6 Jun 2012
The End of the Pier 
The Distractions will release their 2nd album, The End Of The Pier on limited edition 180g vinyl LP, CD and digital download via Occultation Recordings on 21 August. The release precedes the band's only UK shows at the Kings Arms, Salford on 31 August and 1 September when they headline The Occultation End Of The Pier shows (also featuring labelmates Factory Star and The June Brides).

Factory fans will be familiar with the FAC 12 Time Goes By So Slow and other classic era output including the 1980 debut album Nobody's Perfect but, by 1981 they had disbanded Steve Perrin moving to New Zealand and singer Mike Finney going on work with The Art Of Noise before pursuing other projects.

All was then quiet until 2010 when The Distractions re-emerged with a the Black Velvet and Come Home EPs on Occultation. A year later, a studio in Exeter and after four days Finney and Perrin had laid down the basic tracks for The End Of The Pier with Mike Kellie (drums), Arash Torabi (bass) and producer Nick Halliwell (guitar and vocals).

Steve Perrin explains the long gap: "Being geographically challenged as we are means The Distractions is more occasional than full time; then again, long-awaited could also adjectivally apply to this album – Dexys look like they've rushed their new record, it's only 26 years since their last".

Mike Finney adds: "I rather like the idea of a world tour but it'd interfere with watching my son's football practice. Besides taking time off work is a bit tricky, so we've had to forego six weeks traversing North America in a bus and settle for two shows in Salford".

Album tracklisting

I Don't Have Time
Wise
Girl of the Year
Boots
When It Was Mine
Too Late To Change
The Summer I Met You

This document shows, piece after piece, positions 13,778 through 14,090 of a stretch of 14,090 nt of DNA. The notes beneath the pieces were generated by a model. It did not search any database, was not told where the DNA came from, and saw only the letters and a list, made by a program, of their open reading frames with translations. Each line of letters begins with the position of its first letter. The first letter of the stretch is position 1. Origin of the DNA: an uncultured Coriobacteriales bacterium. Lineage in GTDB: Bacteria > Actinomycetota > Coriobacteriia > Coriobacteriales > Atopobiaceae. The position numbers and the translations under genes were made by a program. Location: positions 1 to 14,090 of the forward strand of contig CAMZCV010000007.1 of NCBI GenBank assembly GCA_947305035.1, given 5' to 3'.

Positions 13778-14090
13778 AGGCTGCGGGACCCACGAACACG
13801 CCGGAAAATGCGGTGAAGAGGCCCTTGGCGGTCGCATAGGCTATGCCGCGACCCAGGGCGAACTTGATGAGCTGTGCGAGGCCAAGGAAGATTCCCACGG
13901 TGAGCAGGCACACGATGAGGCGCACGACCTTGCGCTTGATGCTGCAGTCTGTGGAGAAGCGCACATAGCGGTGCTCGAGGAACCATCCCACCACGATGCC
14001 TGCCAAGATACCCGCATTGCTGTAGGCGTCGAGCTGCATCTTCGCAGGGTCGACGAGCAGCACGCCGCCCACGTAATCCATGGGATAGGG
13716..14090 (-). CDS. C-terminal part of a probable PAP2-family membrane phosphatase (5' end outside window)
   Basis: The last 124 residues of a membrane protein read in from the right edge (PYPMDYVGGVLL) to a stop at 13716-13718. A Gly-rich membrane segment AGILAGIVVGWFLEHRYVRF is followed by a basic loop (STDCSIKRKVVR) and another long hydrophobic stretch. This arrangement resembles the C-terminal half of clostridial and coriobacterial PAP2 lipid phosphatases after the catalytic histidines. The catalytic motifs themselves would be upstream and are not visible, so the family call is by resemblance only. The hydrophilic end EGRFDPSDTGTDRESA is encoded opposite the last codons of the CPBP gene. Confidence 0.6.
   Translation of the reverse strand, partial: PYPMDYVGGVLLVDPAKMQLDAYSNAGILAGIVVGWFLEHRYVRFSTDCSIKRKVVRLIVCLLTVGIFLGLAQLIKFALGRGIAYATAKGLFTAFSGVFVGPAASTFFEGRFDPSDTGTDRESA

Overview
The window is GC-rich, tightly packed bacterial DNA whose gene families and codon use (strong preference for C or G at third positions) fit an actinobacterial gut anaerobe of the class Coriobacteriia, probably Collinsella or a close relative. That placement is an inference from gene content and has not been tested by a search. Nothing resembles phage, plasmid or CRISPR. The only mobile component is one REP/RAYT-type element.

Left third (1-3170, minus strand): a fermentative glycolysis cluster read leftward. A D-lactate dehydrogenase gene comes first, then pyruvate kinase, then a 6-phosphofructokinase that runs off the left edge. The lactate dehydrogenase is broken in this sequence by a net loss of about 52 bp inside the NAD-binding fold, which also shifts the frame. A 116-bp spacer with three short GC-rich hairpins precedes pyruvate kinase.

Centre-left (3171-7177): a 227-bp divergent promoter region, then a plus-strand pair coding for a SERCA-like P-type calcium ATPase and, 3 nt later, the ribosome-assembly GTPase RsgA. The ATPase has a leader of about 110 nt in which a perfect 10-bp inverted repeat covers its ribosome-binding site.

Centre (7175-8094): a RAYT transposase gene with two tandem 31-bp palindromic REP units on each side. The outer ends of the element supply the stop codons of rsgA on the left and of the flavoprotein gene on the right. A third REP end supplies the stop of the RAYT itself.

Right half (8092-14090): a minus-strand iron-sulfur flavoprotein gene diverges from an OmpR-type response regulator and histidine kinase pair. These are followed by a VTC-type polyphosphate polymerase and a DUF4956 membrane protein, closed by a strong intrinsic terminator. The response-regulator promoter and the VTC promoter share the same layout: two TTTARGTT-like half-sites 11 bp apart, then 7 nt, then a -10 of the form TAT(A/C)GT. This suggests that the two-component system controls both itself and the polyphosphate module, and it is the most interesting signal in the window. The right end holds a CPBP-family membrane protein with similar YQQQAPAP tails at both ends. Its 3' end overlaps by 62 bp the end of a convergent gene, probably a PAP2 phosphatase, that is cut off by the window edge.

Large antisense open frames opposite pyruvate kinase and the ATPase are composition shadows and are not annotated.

Man of the Moment
100 Times
The Last Song

More info on the album and tour at The Distractions Nothing and Occultation Recordings.

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Biting Tongues

In the grey days of late 1970s post-punk Manchester, youth culture was a serious affair: every musical performance was measured mostly by the conviction of its delivery. The term 'New Wave' opened up free vistas where acquired skills could once again be exercised after punk's monochrome blur. It could be applied to anything from a James 'Blood' Ulmer record to the latest Throbbing Gristle release, Magazine to Swell Maps. Move outside that terrain into Sun Ra, Parliament, Frank Sinatra and Martin Denny, and your options were suddenly without limit...

Then came Tony Wilson's Factory Club (at the Russell Club in Hulme) offering an open invitation to experiment that was taken up when Ken Hollings, Howard Walmsley, Eddie Sherwood and a few others decided to make some noise to accompany their 16mm silent epic Biting Tongues. A further performance followed a few weeks later, when Colin Seddon and Graham Massey disbanded their Post Natals project and joined up. The film itself, a flashing series of negative images, became a memory; the name remained.

- extract from the LTM Biting Tongues biography

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